Bringing the film industry back to Arizona?

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By Jennifer Thomas By Jennifer Thomas

PHOENIX -- You may have noticed that Arizona was not well-represented at the Oscars Sunday night.

Local film advocates say they know why and they're hoping to do something about it.

There's some new legislation pending at the state Capitol.

It's not the first time Arizona lawmakers have proposed a bill offering film incentives, but this one shows promise, according to local film advocates who say Arizona is losing out on millions of dollars.

Arizona's iconic scenery was made for the silver screen, but nowadays movies set in the desert usually aren't filmed in ours.

"They'll usually come in here for a few days, take some background shots, cactus, Grand Canyon, and then they shoot films in other states," said John Stewart with the Arizona Film & Media Coalition.

Arizona film industry advocates say Disney's "The Lone Ranger" is a perfect example of our state missing out on big blockbuster money -- shot mostly in California, New Mexico and Utah.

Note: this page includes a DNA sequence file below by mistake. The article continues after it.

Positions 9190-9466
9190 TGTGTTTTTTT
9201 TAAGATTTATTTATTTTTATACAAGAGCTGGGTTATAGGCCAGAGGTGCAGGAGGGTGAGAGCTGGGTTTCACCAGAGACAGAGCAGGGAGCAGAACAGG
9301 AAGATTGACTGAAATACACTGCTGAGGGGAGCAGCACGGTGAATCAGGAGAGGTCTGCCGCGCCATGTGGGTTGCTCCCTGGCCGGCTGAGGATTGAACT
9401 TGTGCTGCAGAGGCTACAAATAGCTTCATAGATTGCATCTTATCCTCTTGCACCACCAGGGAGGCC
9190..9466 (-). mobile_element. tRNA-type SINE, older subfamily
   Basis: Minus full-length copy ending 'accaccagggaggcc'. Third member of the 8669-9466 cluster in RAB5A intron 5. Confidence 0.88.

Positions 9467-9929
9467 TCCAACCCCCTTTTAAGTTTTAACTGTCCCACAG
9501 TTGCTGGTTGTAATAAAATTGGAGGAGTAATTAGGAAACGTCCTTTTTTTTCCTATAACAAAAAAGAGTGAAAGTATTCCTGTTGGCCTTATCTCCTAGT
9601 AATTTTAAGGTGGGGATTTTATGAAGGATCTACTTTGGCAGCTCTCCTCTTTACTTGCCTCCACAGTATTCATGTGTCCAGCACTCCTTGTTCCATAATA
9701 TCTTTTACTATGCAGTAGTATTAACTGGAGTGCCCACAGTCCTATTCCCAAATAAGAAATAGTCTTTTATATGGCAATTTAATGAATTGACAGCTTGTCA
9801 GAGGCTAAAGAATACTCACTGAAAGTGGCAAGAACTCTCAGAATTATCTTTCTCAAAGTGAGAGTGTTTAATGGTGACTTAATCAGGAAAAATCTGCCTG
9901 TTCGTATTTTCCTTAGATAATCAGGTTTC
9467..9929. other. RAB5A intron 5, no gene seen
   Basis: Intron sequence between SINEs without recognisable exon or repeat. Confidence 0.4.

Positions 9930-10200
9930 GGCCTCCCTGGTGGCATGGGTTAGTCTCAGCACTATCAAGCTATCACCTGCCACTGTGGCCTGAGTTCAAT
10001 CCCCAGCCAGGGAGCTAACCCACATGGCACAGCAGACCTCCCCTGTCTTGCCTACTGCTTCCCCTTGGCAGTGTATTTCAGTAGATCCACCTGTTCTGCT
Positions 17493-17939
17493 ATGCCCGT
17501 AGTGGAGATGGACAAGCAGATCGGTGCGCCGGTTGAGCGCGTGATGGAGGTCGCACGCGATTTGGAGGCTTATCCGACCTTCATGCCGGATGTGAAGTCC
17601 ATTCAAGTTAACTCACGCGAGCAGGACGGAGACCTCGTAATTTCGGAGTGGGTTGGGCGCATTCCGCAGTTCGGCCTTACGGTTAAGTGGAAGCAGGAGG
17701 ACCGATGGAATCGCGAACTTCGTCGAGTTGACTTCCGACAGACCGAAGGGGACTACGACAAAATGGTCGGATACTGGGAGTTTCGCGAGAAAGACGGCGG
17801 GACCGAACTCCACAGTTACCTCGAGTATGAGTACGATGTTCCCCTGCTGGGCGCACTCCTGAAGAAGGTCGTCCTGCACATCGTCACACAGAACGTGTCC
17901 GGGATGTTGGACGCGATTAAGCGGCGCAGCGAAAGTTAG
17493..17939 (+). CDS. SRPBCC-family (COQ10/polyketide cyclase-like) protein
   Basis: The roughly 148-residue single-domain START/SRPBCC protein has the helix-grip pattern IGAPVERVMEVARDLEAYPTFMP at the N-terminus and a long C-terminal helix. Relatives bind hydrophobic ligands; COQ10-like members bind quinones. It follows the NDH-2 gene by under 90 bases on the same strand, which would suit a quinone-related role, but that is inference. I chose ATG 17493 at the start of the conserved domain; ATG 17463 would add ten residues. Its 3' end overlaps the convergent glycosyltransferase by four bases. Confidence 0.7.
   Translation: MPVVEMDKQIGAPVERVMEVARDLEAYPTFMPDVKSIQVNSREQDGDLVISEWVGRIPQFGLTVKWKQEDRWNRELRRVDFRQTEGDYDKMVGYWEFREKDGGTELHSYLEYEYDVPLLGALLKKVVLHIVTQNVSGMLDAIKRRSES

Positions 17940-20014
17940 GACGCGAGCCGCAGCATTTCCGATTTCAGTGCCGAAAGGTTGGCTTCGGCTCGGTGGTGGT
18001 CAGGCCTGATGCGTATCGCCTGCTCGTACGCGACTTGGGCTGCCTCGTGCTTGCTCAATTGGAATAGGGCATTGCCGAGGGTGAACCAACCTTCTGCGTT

Or how about "Spare Parts" -- an uplifting story of Valley high school teens.

"Wonderful, wonderful story," Stewart said. "They were here for a couple days and shot the majority of it in New Mexico.

Why? Film incentives. Every surrounding state has them. Arizona doesn't.

A bill pending in the Arizona House of Representatives would change that -- offering a tax break to productions spending $250,000 or more annually, capping that incentive at $30 million per year or $10 million for a single project.

Something that would help revive Arizona's fledgling film industry.

"My oldest son, Brian, graduated from SC film and photography and decided, 'Hey, Dad, let's build a studio,'" said Floyd Bannister, who owns Loft 19 Studios.

"We had Kurt Warner here for a Super Bowl commercial," Bannister said.

He said film incentives would bring back jobs -- thousands of them -- that right now sit just beyond our borders.

"Well, I'm hoping that we can get a lot more people in this studio working hard because I know there's a lot of creative people in this state," Bannister said.

Critics of film incentives are always worried about unintended consequences -- like giving tax breaks to pornography -- but this bill would specifically exclude porn.

It also specifies that all incentive-eligible money has to stay in this state.